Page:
The Oil Pollution Act was signed into law in 1990 by U.S. President George Bush. The Act was an almost immediate reaction to the crash of the oil tanker Exxon Valdez
near Alaska, which sent more than ten million gallons of crude oil spewing into the Pacific Ocean. Realizing the need for penalties, clean-up plans, and federal funding, the Oil Pollution Act was passed.
The OPA did a number of things designed to prevent oil spills in the future. It established a federal liability system for all spills; it developed a trust fund to assist in the cost of spill clean ups; it reinforced penalties against spills; and it required companies to create spill-scenario plans before being allowed to operate.
All oil tankers and facilities must have such plans, including solutions for the worst possible spills, and they must set out the details for training people and testing the equipment to be used. A company cannot legally operate until these plans have been approved by the Environment Protection Agency, the Coast Guard, and even the U.S. President.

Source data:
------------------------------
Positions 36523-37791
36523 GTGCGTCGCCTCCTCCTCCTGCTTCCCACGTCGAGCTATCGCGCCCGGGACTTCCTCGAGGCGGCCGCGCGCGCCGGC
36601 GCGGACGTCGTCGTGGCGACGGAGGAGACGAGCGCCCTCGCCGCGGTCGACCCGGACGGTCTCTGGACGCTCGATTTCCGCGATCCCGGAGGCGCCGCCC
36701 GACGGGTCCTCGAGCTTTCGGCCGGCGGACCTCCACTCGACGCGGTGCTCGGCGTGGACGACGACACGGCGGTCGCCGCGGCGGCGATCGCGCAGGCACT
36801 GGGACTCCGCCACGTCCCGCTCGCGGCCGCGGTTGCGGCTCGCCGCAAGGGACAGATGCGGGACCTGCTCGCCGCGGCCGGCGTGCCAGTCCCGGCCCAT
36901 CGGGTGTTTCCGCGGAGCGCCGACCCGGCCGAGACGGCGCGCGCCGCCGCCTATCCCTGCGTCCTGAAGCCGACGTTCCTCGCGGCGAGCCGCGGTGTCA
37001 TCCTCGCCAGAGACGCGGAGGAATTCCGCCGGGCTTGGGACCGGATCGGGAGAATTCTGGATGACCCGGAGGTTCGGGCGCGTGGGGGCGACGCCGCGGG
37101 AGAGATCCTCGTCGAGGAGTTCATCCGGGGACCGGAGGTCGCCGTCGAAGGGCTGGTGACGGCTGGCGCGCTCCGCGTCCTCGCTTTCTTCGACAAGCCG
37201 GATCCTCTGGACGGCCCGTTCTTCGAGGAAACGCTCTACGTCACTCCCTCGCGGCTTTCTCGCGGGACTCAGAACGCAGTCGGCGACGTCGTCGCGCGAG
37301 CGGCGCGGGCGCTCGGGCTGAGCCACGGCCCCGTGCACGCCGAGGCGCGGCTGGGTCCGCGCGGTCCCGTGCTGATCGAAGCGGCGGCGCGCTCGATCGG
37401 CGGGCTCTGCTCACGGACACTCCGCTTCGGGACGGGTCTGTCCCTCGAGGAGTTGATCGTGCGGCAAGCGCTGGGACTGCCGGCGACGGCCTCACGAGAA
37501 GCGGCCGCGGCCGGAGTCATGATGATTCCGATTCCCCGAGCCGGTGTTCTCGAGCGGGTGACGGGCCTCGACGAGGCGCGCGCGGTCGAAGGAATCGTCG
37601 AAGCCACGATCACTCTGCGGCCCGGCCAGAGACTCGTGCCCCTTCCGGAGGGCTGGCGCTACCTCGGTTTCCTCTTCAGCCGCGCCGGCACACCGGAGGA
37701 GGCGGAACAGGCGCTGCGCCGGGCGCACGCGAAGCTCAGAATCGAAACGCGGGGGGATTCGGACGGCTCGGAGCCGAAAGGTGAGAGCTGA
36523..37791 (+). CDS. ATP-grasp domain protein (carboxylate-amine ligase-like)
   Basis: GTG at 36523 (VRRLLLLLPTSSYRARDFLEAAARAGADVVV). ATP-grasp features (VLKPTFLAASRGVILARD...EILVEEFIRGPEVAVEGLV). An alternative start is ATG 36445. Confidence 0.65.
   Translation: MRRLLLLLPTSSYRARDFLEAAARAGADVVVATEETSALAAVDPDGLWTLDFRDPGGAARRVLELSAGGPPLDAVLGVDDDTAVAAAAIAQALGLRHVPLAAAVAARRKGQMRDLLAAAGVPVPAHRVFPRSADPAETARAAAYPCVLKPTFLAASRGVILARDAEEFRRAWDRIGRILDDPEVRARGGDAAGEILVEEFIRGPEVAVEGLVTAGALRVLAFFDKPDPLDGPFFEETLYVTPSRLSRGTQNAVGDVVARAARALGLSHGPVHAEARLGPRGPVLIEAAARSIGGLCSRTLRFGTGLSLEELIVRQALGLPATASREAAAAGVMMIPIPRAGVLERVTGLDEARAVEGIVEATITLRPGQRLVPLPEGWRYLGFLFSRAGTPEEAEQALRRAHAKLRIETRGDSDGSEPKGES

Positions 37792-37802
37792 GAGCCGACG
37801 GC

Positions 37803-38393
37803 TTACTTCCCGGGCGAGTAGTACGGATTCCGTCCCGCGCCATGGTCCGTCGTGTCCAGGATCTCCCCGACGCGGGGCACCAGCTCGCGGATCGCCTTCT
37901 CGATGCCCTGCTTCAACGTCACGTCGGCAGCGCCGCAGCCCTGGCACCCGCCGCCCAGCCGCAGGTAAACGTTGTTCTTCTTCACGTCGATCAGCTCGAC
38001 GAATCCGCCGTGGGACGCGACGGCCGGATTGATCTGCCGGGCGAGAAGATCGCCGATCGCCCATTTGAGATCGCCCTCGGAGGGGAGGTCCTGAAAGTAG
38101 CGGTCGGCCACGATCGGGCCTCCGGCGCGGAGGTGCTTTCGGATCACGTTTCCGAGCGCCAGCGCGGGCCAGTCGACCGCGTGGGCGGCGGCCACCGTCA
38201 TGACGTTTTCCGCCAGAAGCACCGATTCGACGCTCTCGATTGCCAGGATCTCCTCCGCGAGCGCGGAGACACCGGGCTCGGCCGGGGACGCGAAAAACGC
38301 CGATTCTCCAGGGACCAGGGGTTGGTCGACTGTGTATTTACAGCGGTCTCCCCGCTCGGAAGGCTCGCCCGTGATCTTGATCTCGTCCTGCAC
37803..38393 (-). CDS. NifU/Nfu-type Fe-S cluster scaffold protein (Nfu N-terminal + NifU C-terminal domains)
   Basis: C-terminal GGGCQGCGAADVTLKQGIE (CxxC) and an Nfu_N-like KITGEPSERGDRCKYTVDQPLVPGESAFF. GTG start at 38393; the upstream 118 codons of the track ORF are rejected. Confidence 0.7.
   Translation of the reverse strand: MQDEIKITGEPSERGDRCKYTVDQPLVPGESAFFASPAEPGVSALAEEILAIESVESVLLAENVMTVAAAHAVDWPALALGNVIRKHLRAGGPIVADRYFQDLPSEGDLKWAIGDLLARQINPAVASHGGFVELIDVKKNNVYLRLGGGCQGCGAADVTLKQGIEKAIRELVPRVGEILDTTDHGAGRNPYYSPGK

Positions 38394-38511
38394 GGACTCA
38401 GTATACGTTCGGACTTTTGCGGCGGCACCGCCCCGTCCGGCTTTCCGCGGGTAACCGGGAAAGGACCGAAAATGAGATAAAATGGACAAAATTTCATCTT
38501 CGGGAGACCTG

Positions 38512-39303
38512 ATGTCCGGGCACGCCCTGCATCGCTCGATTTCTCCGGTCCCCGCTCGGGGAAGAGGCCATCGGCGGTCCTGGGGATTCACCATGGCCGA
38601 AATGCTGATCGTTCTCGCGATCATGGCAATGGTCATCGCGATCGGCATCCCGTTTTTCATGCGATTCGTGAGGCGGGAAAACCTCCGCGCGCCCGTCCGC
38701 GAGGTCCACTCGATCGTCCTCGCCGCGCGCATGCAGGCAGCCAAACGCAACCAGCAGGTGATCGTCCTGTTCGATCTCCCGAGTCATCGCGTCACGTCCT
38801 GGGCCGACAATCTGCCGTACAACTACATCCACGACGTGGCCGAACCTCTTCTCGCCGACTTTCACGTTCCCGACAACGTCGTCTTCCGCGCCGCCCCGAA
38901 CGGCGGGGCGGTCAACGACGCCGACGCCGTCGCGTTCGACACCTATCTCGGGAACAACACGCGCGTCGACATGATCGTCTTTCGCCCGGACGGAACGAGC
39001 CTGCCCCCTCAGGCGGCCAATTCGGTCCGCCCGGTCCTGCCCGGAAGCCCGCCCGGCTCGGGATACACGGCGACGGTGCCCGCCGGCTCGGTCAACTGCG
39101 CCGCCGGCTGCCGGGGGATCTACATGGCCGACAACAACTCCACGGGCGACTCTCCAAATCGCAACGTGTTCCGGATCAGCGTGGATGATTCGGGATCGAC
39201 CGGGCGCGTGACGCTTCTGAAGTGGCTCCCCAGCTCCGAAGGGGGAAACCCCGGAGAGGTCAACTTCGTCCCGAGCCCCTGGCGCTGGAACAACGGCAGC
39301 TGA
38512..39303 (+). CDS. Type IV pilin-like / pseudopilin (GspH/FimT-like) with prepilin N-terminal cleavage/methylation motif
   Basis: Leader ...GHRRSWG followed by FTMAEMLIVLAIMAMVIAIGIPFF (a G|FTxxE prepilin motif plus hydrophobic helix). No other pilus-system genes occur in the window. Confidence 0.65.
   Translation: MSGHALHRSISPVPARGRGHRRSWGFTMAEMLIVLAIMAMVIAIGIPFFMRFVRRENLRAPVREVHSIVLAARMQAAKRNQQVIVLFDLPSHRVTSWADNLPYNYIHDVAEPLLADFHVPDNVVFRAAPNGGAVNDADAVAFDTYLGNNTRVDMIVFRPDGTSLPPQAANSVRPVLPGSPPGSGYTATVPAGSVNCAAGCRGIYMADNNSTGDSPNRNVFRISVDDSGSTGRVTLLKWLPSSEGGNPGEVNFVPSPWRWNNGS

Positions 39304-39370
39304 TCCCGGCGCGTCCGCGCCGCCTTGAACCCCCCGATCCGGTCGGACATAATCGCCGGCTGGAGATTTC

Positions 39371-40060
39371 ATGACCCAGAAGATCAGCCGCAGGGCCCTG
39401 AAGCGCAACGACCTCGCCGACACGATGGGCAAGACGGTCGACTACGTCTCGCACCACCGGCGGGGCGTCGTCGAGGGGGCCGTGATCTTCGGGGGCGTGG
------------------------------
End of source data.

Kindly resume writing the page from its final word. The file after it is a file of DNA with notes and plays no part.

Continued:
Another new requirement in the OPA is that all new tankers must be built with double hulls as extra protection in the case of a
crash. According to the law, single-hulled tankers must be phased out by the year 2010.
The OPA deemed oil spillers responsible for virtually all cost attributed to a spill. Previously, they had only been charged with the costs incurred by the federal government. However, the law broadened that scope to include local government and private parties. The Act also created the Federal Oil Spill Liability Trust Fund for use when the spiller is undetermined, not liable, or
not of the United States. This fund came with a $1 billion per incident cap, but this amount covers the entire expense of most spills.
The OPA does not replace state oil spill laws. It is within a state's power to enact stricter laws in addition to the federal regulations put in place by the OPA.
The passage of this law was seen as a victory for environmentalists. However, many activists are not yet satisfied and would prefer the federal government to go
father to ensure safety from oil spills.
The text of the law